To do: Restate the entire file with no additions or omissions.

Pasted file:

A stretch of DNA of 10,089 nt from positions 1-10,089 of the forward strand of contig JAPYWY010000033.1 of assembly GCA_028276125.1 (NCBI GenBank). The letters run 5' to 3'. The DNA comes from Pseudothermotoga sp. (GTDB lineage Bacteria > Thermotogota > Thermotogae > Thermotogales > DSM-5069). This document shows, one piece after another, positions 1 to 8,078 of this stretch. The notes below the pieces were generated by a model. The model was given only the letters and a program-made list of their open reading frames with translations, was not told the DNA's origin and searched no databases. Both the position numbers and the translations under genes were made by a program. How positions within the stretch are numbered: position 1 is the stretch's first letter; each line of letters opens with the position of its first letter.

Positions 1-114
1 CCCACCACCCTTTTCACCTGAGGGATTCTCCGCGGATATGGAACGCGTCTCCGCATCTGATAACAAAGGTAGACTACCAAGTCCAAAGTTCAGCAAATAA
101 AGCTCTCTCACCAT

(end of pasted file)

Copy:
A stretch of DNA of 10,089 nt from positions 1-10,089 of the forward strand of contig JAPYWY010000033.1 of assembly GCA_028276125.1 (NCBI GenBank). The letters run 5' to 3'. The DNA comes from Pseudothermotoga sp. (GTDB lineage Bacteria > Thermotogota > Thermotogae > Thermotogales > DSM-5069). This document shows, one piece after another, positions 1 to 8,078 of this stretch. The notes below the pieces were generated by a model. The model was given only the letters and a program-made list of their open reading frames with translations, was not told the DNA's origin and searched no databases. Both the position numbers and the translations under genes were made by a program. How positions within the stretch are numbered: position 1 is the stretch's first letter; each line of letters opens with the position of its first letter.

Positions 1-114
1 CCCACCACCCTTTTCACCTGAGGGATTCTCCGCGGATATGGAACGCGTCTCCGCATCTGATAACAAAGGTAGACTACCAAGTCCAAAGTTCAGCAAATAA
101 AGCTCTCTCACCAT